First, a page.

Processed with VSCO with a5 preset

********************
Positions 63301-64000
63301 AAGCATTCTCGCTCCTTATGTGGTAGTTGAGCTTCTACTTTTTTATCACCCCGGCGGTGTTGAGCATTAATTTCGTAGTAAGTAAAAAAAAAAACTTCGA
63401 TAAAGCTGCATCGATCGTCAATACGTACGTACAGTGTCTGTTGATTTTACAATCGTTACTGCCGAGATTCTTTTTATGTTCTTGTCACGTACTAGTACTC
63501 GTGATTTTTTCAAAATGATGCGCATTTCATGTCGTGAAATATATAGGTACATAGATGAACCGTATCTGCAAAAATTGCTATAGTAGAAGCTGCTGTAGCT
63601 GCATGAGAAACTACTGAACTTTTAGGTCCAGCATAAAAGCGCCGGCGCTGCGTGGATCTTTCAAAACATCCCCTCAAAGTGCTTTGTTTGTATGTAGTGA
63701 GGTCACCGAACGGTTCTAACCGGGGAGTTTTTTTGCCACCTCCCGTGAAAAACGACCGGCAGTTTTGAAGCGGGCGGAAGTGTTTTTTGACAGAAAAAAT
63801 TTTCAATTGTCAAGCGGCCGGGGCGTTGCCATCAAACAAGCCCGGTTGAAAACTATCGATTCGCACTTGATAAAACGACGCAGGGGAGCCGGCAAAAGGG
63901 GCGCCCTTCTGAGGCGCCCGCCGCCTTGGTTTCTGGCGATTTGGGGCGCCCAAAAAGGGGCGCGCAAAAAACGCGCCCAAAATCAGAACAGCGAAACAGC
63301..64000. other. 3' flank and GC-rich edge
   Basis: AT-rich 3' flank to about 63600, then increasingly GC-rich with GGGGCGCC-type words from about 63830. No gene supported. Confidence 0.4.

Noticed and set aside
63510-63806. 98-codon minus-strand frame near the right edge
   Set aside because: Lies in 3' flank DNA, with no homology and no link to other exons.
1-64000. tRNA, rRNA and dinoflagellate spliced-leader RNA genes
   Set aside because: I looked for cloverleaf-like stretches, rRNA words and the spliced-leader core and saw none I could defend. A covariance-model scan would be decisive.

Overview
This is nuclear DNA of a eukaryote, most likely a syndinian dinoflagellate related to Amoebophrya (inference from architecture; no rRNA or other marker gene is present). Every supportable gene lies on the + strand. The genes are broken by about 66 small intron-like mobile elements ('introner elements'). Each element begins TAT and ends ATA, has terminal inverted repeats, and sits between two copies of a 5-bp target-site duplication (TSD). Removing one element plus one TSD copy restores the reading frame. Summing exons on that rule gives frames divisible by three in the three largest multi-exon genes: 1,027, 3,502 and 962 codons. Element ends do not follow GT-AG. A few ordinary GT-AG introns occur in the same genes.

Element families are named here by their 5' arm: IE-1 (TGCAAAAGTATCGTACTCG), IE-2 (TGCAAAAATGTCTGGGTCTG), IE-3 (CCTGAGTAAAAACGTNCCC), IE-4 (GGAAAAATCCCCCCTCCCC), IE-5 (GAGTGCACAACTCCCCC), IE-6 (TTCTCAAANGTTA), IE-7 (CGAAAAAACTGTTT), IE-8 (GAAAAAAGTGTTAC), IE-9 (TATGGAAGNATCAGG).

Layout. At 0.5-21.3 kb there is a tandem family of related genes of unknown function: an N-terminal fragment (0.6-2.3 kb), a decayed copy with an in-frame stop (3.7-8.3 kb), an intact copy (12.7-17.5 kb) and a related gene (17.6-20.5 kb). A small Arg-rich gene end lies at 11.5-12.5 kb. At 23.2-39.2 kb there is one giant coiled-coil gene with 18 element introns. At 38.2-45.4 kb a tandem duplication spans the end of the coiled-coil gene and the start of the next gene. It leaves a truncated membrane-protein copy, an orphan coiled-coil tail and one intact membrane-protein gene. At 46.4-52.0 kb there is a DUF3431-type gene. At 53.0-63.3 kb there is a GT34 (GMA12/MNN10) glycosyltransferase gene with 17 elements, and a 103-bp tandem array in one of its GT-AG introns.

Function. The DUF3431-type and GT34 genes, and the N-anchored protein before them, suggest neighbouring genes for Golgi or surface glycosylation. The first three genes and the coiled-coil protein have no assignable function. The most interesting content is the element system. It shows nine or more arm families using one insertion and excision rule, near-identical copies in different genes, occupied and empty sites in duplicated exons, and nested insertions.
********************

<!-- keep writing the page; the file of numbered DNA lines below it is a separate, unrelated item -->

Jessica was a couple of years older than I was, as well as a couple of levels better than I was. She reached her peak in her gymnastics career when she was 15, but it came at a cost. She moved gyms when I was nine and she was 13, so I only got to see her at competitions and birthday parties. Jessica had to switch gyms because her mom got a new job an hour and a half away, except it was almost like she didn’t have to switch coaches. Her new coach was a man and had a way different coaching style than our coach, but he would compare the girls more and even weigh them before every Saturday morning practice. Jessica was never a big girl, at only 5 feet and 4 inches and 120 pounds she looked like every other gymnast competing at her level. One Saturday practice, that all changed. She came in after a birthday party the night before and had only one slice of cake, to be two pounds heavier than she normally was at the usual weigh in. Not a big deal, except it really made her coach mad and he screamed in front of the whole gym, “This is why you never get first, because you think winners actually eat cake.”